Treaty Tips from the SFRC Clinton Hearing

by Duncan Hollis

Earlier today, the SFRC voted 16-1 in favor of Senator Hillary Clinton’s nomination to be the next U.S. Secretary of State.   That result is not surprising, nor was her generally well-regarded performance before the SFRC on Tuesday.  Indeed, it’s worth remembering on the second point that Clinton worked not only with transition officials and her own advisers to get ready, but also had numerous career-State Department officers at her disposal.  State officials often work to give the nominee a hand with the details and the range of options at stake in lesser-known foreign affairs issues.  Still, I value these hearings not simply because they give a sense of what the nominee will be like as Secretary, but also for the signals the hearings send about what topics are on the rise in terms of priority and attention for both the State Department and the SFRC.

To that end, I was interested to see what treaties came up during Tuesday’s hearing.  Three in particular caught my attention:  (1) START extension talks; (2) the CTBT; and (3) UNCLOS.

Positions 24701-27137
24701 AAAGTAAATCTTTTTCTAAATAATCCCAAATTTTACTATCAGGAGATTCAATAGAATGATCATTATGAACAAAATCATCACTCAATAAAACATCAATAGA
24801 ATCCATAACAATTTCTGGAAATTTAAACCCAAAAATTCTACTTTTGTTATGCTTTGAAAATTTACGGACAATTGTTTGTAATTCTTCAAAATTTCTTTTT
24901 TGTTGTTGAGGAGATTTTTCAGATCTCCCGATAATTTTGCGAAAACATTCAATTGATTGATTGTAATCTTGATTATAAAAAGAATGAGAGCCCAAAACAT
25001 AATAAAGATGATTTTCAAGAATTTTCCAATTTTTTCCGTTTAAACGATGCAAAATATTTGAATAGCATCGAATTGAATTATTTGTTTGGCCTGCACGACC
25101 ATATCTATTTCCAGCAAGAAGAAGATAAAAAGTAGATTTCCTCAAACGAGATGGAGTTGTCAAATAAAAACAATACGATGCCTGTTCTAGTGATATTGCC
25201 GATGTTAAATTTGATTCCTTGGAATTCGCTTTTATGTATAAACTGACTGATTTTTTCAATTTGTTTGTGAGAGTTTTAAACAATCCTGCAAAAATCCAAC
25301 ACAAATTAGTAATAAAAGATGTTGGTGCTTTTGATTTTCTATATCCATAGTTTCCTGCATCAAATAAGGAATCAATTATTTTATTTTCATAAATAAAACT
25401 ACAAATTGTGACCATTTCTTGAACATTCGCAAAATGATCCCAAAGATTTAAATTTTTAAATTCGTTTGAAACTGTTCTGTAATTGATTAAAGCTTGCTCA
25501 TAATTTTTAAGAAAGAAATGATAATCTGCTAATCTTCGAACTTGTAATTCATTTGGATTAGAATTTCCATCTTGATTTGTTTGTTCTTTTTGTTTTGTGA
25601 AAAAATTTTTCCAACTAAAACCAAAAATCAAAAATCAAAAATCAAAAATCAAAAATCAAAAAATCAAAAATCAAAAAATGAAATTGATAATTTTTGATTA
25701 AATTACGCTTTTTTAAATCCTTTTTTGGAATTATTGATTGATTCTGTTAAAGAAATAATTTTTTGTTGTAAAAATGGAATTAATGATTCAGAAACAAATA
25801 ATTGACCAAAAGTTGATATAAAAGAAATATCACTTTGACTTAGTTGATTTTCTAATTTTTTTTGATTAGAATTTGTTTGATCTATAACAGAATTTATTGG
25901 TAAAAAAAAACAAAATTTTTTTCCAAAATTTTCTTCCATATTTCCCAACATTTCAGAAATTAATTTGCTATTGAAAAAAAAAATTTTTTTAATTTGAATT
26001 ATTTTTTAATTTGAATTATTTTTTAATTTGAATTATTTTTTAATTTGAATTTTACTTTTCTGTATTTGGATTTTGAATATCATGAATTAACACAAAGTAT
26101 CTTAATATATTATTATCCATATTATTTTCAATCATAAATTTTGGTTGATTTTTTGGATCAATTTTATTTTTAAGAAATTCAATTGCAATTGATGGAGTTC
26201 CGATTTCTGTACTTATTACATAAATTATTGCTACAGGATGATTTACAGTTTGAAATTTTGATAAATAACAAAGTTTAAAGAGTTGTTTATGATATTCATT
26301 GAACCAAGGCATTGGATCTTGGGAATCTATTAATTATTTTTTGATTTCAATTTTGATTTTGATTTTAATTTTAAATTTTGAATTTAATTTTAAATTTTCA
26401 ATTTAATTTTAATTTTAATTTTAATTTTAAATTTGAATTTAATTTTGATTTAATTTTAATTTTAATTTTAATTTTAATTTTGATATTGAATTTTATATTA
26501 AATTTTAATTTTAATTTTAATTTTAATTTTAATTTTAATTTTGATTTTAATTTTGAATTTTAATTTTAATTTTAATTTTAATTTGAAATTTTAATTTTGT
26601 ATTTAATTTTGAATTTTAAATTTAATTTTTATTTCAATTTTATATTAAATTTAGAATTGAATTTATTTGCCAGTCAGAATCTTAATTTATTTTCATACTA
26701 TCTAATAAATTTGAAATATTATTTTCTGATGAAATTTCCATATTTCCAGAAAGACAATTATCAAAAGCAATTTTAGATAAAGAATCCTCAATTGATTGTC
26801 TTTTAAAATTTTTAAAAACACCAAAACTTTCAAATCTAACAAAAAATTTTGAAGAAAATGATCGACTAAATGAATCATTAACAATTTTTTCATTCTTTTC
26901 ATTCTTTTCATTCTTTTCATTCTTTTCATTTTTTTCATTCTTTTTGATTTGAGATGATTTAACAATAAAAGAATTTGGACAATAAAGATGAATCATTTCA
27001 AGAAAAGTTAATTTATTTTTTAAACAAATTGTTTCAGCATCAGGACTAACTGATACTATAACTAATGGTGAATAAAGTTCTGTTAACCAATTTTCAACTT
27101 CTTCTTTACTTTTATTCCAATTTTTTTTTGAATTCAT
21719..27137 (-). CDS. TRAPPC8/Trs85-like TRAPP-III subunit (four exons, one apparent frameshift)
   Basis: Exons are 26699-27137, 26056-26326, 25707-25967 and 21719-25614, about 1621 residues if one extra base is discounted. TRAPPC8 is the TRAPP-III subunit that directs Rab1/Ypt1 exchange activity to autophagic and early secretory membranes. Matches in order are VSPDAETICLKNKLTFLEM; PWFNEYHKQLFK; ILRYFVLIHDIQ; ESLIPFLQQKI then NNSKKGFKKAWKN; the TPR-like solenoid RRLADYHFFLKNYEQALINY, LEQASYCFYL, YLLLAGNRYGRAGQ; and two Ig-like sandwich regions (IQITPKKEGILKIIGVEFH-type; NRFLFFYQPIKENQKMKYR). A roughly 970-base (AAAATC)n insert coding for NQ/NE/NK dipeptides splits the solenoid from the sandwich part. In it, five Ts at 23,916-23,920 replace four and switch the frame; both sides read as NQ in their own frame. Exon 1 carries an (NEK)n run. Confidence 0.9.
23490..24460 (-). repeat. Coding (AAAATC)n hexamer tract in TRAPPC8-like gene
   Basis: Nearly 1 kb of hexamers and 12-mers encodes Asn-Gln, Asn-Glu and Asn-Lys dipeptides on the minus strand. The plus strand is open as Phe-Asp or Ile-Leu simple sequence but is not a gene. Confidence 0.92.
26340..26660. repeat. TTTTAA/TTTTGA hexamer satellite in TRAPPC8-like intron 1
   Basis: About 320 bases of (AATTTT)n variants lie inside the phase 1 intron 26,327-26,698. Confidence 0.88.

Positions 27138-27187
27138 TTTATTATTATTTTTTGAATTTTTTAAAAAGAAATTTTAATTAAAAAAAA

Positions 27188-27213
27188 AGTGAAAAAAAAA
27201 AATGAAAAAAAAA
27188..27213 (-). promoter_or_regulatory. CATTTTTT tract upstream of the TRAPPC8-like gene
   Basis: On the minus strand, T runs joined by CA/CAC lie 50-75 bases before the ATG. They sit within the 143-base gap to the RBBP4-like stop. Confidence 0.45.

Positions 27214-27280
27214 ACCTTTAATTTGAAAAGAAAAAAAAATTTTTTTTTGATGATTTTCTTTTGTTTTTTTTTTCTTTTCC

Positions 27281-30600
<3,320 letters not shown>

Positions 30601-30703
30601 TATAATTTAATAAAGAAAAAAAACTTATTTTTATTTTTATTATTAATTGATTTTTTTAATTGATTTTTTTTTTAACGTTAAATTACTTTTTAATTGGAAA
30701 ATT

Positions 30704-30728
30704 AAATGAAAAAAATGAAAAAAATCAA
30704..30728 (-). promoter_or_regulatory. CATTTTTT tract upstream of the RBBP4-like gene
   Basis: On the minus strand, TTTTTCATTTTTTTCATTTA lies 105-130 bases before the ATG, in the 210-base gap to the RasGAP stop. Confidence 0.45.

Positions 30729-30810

Newly-minted SFRC chair John Kerry opened up the hearing with a mention of the need to reengage on the START treaty, which, absent a negotiated extension, will expire at the end of the year.  This need for attention to START was echoed by Senator Lugar as well as Clinton herself later in the hearing.  In introducing the START issue, Sen. Kerry emphasized that “[w]e should also lay the groundwork for ratification of the Comprehensive Test Ban Treaty.”  Interestingly, Senator Lugar did not touch that topic when he spoke out in favor of extending START.  Given the CTBT’s rejection by the full Senate in 1999 (after a positive SFRC vote), I wonder if Senator Lugar’s silence signals anything with respect to continued Republican resistance to that treaty?  For her part, Senator Clinton echoed Senator Kerry’s point on the need to reengage with the CTBT:

The Nonproliferation Treaty is the cornerstone of the nonproliferation regime, and the United States must exercise leadership needed to shore it up. So we will seek agreements with Russia to secure further reductions in weapons under START, we will work with this committee and the Senate toward ratification of the Comprehensive Test Ban Treaty, and we will dedicate efforts to revive negotiations on a verifiable Fissile Material Cutoff Treaty.

Finally, the hearing sounded a very positive note on UNCLOS.  Here’s the exchange between Senator Murkowski and Senator Clinton, along with a later injection on the topic by Senator Kerry:

MURKOWSKI: Will ratification of the Law of the Sea Treaty be a priority for you?

CLINTON: Yes, it will be, and it will be because it is long overdue, Senator. The Law of the Sea Treaty is supported by the Joint Chiefs of Staff, environmental, energy, and business interests. I have spoken with some of our — our naval leaders, and they consider themselves to be somewhat disadvantaged by our not having become a party to the Law of the Sea.